So then comes the big question: how do Lyft and Uber respond to these complaints? Again, just looking at their PR, they seem to be responding well. After public allegations of sexism at Uber’s headquarters, they responded with an “urgent investigation,” instructing their human resources department to look into these allegations and hopefully fix them. However, since this comes after a public allegation (something which easily damages Uber’s reputation, especially considering that the specific incident directly followed a #DeleteUber campaign), it comes off as sketchy to many people.
There are also endless stories about Uber and Lyft ignoring or even covering up sexual harassment claims. Whether it’s at their headquarters or just with drivers, they don’t seem to be as invested in protecting their drivers as they do in protecting their reputation. Of course, they’re businesses. Their first stake is in making themselves look good, and corporations just don’t have the general drive to care about people, especially not if it costs them money. The question for a corporation is, should they spend that money up front to prevent any problems, or will it be cheaper to just deal with problems as they come?
Although Uber tends to be in the news more frequently for these issues, Lyft is not without its own flaws. One driver specifically talks about how extremely difficult it was to even report harassment she experienced on a ride, and then how she was briefly banned from the app for the report. Lyft restored her access after she spoke out publicly, but she was left to wonder whether it really was an accident, as they stated, or if it is something that routinely happens, and women just never say anything about it.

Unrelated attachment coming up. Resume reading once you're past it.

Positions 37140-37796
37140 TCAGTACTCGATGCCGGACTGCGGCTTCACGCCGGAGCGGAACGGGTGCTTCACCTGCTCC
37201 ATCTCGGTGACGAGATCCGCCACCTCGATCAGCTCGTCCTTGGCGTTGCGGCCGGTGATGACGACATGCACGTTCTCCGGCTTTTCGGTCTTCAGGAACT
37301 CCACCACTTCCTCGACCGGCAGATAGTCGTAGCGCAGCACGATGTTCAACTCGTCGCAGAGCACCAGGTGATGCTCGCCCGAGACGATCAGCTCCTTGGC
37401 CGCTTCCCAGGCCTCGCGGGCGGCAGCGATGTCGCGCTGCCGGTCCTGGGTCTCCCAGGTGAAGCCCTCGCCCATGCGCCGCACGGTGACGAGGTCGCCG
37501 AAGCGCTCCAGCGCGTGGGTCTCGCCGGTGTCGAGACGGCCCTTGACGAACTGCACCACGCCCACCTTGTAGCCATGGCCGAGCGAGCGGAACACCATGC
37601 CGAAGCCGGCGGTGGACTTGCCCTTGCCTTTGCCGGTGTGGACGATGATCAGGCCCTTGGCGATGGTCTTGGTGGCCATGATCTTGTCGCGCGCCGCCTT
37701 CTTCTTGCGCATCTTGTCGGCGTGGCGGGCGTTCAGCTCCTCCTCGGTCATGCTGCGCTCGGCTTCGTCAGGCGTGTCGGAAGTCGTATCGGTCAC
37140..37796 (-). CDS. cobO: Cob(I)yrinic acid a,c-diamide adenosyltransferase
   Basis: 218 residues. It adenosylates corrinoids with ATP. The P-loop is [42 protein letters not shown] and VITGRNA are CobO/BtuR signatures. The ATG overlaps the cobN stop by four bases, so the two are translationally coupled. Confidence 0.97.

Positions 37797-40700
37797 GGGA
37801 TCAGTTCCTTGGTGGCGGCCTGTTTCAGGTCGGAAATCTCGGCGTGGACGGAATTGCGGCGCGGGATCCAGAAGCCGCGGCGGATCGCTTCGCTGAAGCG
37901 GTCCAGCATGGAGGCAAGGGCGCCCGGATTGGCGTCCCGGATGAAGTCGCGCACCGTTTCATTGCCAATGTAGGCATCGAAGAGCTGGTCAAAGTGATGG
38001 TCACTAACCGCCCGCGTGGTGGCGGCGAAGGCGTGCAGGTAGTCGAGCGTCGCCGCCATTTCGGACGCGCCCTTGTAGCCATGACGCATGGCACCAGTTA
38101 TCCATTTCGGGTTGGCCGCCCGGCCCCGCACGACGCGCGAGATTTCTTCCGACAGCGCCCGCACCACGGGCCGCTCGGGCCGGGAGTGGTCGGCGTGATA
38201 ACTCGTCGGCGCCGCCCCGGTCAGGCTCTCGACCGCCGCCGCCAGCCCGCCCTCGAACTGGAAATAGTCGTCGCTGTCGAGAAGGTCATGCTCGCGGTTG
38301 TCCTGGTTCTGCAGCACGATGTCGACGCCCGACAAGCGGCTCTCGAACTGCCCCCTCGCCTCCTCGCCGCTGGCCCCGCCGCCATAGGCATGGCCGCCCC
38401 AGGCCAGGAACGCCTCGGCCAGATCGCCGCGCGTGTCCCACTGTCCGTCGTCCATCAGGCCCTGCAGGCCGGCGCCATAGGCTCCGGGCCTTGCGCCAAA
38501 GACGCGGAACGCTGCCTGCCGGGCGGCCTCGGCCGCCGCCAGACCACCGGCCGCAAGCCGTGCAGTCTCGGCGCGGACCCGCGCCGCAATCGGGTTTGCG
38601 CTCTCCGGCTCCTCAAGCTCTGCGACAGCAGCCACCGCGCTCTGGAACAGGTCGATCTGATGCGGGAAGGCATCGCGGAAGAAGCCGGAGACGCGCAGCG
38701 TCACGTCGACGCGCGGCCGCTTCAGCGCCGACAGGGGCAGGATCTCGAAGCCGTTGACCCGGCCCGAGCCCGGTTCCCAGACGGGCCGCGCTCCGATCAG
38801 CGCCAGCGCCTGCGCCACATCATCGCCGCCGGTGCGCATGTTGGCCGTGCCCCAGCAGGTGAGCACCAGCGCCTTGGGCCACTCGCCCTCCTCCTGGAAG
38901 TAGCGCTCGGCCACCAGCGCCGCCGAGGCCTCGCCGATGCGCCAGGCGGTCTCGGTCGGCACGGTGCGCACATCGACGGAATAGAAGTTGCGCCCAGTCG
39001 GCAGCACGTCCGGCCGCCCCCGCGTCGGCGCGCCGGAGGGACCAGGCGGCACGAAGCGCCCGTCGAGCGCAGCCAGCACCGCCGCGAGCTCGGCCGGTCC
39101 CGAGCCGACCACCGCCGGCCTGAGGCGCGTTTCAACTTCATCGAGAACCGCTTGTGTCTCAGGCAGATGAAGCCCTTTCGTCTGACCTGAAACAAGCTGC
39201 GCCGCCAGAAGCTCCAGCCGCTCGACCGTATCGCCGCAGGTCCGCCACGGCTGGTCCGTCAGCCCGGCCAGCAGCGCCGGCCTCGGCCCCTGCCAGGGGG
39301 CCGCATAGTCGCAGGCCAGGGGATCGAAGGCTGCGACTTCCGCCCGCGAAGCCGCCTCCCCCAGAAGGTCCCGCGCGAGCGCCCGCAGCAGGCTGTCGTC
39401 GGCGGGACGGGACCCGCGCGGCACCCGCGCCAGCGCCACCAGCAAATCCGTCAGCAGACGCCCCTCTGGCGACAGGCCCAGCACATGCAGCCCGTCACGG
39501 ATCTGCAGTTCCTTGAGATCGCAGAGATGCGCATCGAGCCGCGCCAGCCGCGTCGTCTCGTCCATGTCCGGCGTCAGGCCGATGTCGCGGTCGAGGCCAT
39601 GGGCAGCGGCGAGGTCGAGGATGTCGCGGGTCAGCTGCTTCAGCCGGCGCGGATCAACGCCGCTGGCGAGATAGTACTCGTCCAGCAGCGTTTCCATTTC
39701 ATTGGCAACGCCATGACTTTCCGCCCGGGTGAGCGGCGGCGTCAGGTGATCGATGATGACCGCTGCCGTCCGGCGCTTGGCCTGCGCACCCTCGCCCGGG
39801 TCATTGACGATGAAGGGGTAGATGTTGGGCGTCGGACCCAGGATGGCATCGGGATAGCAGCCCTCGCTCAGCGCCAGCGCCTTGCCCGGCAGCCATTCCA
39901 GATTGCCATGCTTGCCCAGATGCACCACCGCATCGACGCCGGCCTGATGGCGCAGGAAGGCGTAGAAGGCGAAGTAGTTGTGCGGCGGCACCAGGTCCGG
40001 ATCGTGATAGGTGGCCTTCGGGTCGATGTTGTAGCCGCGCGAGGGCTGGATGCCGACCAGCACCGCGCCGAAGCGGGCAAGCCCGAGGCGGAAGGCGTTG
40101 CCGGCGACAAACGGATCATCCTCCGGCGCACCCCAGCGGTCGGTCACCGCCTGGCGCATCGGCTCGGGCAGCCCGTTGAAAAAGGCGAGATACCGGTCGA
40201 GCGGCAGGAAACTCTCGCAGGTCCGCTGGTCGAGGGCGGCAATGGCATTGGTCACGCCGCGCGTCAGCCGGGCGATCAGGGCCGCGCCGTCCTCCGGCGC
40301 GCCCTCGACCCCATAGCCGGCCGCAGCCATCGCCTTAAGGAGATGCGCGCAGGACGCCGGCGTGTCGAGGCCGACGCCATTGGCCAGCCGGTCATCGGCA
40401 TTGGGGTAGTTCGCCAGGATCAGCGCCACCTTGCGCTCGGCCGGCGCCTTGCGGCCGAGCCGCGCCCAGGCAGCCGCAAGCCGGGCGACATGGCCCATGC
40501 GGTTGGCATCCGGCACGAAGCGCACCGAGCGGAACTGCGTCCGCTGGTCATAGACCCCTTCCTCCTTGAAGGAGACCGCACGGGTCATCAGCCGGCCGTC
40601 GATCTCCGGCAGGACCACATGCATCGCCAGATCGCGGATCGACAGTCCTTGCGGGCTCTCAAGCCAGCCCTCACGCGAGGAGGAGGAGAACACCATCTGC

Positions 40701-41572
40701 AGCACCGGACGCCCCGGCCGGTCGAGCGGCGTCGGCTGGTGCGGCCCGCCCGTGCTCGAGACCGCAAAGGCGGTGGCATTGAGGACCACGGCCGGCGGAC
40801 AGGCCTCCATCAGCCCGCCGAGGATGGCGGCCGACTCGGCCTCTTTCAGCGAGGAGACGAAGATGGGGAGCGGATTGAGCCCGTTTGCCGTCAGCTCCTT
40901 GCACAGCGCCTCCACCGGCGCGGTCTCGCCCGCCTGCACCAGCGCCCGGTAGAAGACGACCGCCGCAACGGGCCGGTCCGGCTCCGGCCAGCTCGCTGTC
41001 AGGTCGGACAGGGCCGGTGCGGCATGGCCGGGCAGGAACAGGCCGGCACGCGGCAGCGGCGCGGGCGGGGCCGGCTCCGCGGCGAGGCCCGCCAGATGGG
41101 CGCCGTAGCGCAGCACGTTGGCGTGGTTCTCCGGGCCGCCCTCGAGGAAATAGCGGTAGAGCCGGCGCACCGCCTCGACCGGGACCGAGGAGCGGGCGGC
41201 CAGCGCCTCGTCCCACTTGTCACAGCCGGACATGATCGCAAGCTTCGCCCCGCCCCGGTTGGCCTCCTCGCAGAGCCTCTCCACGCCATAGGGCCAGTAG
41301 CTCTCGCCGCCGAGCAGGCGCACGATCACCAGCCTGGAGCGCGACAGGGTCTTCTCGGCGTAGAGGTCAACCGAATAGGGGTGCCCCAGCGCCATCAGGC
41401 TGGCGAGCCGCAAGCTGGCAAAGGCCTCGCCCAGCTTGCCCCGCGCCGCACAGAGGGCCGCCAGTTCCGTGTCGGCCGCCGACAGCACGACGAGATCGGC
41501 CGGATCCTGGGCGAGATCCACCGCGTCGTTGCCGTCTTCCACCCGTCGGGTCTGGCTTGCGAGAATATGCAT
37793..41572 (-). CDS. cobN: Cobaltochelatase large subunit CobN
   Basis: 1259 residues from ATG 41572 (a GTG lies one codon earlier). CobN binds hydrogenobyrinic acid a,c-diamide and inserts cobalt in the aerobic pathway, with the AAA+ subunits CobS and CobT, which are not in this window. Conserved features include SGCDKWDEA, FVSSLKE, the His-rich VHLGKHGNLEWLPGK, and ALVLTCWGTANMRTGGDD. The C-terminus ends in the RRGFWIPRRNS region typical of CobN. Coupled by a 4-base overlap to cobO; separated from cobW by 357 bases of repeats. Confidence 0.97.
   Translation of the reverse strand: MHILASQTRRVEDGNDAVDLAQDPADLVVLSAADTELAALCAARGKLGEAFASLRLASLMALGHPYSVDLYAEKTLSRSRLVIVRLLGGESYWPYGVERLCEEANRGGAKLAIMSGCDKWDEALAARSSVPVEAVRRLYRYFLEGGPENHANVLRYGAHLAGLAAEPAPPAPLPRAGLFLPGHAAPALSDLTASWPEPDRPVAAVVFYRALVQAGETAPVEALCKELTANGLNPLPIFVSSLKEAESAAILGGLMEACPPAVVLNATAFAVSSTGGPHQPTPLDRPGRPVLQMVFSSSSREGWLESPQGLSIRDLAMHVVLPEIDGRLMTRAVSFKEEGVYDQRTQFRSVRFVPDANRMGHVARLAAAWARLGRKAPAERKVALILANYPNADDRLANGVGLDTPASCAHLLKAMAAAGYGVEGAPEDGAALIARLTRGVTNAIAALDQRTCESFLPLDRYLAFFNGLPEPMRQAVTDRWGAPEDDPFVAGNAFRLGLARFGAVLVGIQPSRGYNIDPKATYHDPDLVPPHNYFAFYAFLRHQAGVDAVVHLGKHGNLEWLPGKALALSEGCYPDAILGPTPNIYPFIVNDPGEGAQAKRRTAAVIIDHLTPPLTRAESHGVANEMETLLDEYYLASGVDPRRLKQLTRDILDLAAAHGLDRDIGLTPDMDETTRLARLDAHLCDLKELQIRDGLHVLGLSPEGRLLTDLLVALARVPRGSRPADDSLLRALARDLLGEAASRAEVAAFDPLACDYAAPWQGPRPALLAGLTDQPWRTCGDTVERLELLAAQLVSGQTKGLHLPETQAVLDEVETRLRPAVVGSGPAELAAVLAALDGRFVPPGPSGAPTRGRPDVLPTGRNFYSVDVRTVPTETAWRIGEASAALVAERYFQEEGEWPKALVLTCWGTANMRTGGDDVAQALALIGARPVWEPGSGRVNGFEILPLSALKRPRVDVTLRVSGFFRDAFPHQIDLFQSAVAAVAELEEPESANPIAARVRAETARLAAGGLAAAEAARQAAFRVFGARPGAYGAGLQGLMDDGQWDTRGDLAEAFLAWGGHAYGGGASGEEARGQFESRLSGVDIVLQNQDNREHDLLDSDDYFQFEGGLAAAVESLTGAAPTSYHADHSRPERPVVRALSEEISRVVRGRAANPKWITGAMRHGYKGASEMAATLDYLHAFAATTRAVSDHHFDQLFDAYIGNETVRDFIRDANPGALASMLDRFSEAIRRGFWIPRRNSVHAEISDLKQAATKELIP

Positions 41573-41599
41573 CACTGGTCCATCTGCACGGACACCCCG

It’s also been noted that Uber and Lyft have limitations on how much actual safety training can be given to their employees. Certain amounts of training will reclassify freelance contractors, which is what rideshare drivers are currently classified as, into employees. Uber and Lyft don’t like that — having someone be an employee means potentially having to pay them more, having to pay them benefits, and having to do an awful lot of paperwork that neither company wants to pay the money to do. So, once again, the corporation is the most important part of this equation. If it seems to come back to money, that’s probably because it does. Uber is valued at 72 billion dollars, and Lyft is valued at 11 billion. Neither company wants to pay their workers more, and for these companies, it seems like if that means their freelance contractors are less safe, so be it.
What Can We Do to Combat It?
Obviously, changing the system entirely is the best way to make people safer. In the class action lawsuit filed against Uber, the plaintiffs are hoping to make Uber require in-person screening, implement fingerprint-based background checks, and hire investigators to look into assault and harassment complaints. The many women who have spoken up about being harassed on the job also tend toward asking Uber and Lyft to put more time into their responses to harassment. By simply creating a task force whose entire job is to respond to harassment and assault allegations, rather than sending the same couple of form letters over and over again, Uber and Lyft can not only make both drivers and passengers feel safer, but actually make them safer in a tangible way.
Of course, the barrier there has to do with the fact that it will cost money for them to do so. Many drivers and riders prefer to go directly to the police, or go to the police as they’re waiting on Lyft and Uber to reply to them. Lyft and Uber are just going to have to decide — is it worth the money to avoid more assaults? The answer may seem obvious to the average person, but apparently it isn’t to Uber and Lyft, yet.